Toledo first ran for president in 1995, against Alberto Fujimori, He won 4% of the vote to Fujimori's 64%. He again challenged Fujimori in 2000, forcing him into a second round before pulling out of the race, alleging election fraud.
Toledo wanted the vote to be postponed while new vote-counting software was inspected but the government refused. After Fujimori was forced out of office in November 2000, elections were set for 8 April 2001 by the interim president Paniagua. The campaign for the 2001 election was a fight between three candidates: the front-runner Toledo, former president and leftist politician Alan Garcia, and a religious and right-leaning Lima lawyer trying to become Peru's first female president, Lourdes Flores Nano. The campaign was punctuated by personal attacks, racial insults, and some violence. Information was revealed that Toledo had tested positive for cocaine in October 1998; Toledo claimed he was abducted by Fujimori intelligence agents and was drugged against his will in an attempt to blackmail him.
In the first round of elections, Toledo (of the "Peru Possible" party) won 36% of the vote to Garcia's 26% and Flores's 24%, forcing a run-off between Toledo and Garcia. Garcia, who had become the youngest president in Peru's history in 1985, used the 70-year-old political structure of his party, the American Popular Revolutionary Alliance, to stage colorful well-planned rallies that energized the left. Toledo capitalized on being an Amerindian as well as being a moderate who would "build a modern nation, but one that celebrates its ancient heritage and roots." In the run-off election held 3 June, Toledo won 53.1% of the vote compared to Garcia's 46.9%. An estimated 12.5% of voters cast blank or void ballots. Alejandro Toledo became Peru's first elected president of Indian descent.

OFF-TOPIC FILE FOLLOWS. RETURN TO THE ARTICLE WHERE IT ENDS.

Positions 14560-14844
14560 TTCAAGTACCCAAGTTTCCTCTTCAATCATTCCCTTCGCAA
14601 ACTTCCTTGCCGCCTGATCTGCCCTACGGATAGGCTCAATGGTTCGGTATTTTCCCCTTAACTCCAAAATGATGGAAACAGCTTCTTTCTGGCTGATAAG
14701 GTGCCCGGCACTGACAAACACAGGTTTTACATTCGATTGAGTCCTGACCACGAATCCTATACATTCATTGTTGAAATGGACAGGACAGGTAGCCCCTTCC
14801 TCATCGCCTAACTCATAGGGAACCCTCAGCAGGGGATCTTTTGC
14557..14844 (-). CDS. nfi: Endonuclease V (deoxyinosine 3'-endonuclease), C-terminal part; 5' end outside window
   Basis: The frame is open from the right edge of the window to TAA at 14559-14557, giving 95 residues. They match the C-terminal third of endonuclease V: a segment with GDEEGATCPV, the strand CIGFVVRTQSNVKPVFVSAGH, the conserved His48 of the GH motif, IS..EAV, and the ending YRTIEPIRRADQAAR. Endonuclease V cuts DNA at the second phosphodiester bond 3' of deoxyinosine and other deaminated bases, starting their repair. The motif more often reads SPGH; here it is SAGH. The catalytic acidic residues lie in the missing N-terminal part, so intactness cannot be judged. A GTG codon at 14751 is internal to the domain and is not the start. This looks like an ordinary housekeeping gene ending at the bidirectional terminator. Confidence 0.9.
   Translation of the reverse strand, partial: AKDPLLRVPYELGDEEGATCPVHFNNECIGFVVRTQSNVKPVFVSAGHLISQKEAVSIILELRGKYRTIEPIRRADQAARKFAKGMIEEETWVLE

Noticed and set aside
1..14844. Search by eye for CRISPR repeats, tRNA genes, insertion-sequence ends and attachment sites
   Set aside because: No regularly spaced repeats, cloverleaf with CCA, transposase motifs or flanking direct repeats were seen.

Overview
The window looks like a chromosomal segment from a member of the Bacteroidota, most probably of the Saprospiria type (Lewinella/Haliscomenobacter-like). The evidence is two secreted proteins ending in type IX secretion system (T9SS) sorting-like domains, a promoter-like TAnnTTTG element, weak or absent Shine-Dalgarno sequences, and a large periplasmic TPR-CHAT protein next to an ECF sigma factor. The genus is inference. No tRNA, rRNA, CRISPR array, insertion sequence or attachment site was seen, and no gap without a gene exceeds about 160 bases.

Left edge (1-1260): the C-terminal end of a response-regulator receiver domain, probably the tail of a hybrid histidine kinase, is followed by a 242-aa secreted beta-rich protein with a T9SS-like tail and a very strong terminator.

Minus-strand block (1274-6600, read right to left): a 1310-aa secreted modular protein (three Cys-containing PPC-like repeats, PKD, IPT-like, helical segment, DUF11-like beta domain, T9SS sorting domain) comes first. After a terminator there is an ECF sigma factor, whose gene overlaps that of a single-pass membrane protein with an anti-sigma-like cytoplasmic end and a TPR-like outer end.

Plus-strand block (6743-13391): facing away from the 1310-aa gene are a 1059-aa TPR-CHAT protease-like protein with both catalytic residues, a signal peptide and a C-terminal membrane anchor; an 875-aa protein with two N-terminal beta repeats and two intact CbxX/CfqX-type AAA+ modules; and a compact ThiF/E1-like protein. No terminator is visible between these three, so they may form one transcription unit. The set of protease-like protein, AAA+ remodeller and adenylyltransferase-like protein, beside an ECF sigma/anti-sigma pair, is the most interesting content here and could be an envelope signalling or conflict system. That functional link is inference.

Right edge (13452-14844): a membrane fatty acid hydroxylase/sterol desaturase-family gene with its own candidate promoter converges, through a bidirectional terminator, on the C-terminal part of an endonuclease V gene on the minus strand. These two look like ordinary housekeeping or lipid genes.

To promote unity, Toledo pledged to work with Garcia in rebuilding institutions—particularly the judiciary and military—damaged by Fujimori's last, corrupt years in office. Toledo was inaugurated on 28 July 2001 in the Peruvian Congress but he held a "second inaugural" at the Incan ruins of Machu Pichu.